My neighborhood’s big coordinated garage sale gave me a surprising wake-up call. It’s one thing to see a family’s stuff spread out in the front yard, but quite another to see a whole neighborhood’s castoffs at once. All I could think of as I walked from one yard to the next was all the dumb decisions that led to this colossal display of stuff— purchased with dollars, now offered for pennies.
Imagine how much cash you’d have right now if you could get a do-over on all the thoughtless purchases you’ve made in your lifetime. Me? I’d be one wealthy woman!
I can’t tell you what those little money wasters are in your life (the five pairs of black shoes in your closet? dozens of owl figurines for your collection?). All you have to do is walk through your house to see what you’ve been throwing away your money on.
I’ve learned that there are a lot of “conveniences” I don’t really need. Once I end them, it’s like giving myself a raise.
Just think about it. If you can cut out the stupid stuff, you may have the money you need to start a serious savings program or pay down your debts. Or stop running up the credit card. Read and learn from my mistakes.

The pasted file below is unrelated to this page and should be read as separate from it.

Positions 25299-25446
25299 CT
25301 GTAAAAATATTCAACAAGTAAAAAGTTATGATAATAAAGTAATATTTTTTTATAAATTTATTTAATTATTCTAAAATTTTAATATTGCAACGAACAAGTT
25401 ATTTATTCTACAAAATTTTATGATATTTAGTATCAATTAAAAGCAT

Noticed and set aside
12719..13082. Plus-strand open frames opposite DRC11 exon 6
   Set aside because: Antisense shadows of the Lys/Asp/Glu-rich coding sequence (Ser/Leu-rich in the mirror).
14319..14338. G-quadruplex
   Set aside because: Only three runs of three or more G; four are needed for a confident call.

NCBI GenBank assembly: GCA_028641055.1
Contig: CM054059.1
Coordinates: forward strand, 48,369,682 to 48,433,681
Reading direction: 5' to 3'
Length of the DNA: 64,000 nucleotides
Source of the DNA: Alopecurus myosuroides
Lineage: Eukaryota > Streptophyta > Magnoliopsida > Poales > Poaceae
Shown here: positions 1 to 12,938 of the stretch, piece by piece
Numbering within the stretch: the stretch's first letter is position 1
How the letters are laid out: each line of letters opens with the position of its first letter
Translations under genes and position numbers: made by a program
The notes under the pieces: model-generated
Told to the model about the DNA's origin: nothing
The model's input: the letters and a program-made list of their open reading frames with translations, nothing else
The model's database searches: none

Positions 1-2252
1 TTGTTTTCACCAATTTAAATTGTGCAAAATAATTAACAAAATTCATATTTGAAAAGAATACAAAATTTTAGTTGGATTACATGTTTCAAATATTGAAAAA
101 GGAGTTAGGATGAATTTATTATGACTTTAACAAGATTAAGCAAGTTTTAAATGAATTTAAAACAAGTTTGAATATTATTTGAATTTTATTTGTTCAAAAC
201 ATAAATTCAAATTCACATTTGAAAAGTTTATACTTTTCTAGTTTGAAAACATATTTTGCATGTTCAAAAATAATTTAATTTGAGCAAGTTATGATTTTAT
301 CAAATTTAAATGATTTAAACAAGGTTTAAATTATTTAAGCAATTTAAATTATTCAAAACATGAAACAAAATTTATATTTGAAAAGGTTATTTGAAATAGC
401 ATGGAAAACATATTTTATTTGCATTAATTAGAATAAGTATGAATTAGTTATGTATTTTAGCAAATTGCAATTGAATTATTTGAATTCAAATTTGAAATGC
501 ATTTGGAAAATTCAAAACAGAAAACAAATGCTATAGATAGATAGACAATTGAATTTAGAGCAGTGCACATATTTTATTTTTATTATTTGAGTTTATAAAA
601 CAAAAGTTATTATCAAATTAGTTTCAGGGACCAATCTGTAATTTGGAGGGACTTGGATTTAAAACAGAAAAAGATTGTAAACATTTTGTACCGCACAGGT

1. Extended Warranties
Generally, they’re not worth the money. (The only thing I now have an extended warranty on is my laptop computer, and that’s because I practically beat laptops to death.)
If a new gadget or appliance will fail, research tells us it will do so during the manufacturer’s warranty period or long after the extended warranty has expired. That makes extended warranties, which can cost anywhere from $5 to hundreds of dollars, a big profit center for retailers and a useless expense for consumers.
If you’re worried about a breakdown, take the money you’d spend on a warranty and stash it into a special savings account. If your item fails, you’ll have the money to repair it. If not (which is more likely), you’ll have stashed away a nice nest egg in three or five years when everything’s gone well.
2. Gym Fees
The sales pitch is compelling, and the promise of better health is hard to deny. But getting roped into a legal obligation to pay a big monthly fee for the next two or three years—whether you use the gym or not—makes no sense.
Find a gym or health club that requires no contract (you pay by the month if and when you desire). Or don’t pay at all: There’s a big wonderful world out there where you can walk, jog or run for free!
3. Fast-Food Runs
You know how ridiculous it is to spend $3 or $6 for coffee—over and over, day after day. But how about the other snacks and food purchases that can cause your bank account to evaporate? A morning egg sandwich here, an afternoon bag of chips there. Before you know it, you’ve spent $40 or more a week.